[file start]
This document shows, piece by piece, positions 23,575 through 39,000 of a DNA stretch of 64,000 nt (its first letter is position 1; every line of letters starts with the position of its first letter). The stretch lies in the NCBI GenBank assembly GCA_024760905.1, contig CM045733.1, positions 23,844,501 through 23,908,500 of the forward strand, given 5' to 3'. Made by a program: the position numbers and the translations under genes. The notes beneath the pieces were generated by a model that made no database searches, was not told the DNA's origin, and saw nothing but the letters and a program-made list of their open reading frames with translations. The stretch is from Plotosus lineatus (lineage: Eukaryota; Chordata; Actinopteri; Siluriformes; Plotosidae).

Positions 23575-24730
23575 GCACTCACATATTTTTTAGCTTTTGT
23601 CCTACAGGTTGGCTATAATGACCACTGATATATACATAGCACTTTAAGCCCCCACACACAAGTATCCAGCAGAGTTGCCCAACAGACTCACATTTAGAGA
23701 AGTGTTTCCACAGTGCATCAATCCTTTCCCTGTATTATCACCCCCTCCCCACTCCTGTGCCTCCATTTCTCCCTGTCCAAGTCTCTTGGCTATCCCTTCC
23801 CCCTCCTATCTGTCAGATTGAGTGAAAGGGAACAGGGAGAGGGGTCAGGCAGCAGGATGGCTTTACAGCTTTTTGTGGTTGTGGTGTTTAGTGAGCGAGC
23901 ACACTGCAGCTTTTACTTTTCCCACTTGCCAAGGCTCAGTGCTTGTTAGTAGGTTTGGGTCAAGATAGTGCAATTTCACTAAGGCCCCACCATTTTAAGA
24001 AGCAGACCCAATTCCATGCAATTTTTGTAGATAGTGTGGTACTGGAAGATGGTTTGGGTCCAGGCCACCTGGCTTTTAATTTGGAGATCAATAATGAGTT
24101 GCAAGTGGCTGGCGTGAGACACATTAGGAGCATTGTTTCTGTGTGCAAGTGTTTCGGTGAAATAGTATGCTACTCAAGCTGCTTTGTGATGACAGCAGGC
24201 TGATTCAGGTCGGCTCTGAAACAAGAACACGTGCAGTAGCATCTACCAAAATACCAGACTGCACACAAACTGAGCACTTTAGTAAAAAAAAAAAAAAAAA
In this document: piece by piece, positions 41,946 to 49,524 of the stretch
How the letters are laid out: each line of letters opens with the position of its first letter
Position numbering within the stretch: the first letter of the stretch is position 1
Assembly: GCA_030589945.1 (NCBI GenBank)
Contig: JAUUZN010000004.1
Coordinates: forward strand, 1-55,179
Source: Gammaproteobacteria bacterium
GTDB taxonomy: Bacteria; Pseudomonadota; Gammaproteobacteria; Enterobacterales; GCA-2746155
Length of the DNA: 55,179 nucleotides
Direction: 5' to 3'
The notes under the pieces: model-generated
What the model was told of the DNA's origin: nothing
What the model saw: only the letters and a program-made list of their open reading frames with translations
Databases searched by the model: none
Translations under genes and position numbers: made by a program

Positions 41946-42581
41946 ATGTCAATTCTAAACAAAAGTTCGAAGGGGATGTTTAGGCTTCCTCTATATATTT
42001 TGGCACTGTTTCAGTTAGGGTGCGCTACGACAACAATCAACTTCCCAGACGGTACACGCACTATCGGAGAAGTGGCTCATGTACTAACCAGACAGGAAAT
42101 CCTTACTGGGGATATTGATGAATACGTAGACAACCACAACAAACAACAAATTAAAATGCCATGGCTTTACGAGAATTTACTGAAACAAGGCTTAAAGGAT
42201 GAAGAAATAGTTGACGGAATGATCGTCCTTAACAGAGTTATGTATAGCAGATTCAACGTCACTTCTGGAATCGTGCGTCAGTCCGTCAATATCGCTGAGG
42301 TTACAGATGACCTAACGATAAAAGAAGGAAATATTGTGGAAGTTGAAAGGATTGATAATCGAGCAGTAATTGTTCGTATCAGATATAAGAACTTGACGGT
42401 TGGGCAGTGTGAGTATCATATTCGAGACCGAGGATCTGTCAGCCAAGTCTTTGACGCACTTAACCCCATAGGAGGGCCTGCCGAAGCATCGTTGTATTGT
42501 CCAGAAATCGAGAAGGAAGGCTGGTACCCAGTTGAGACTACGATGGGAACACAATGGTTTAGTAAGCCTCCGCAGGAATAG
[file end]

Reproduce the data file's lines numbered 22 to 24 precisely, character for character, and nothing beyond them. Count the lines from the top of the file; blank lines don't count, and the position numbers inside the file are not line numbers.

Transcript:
What the model was told of the DNA's origin: nothing
What the model saw: only the letters and a program-made list of their open reading frames with translations
Databases searched by the model: none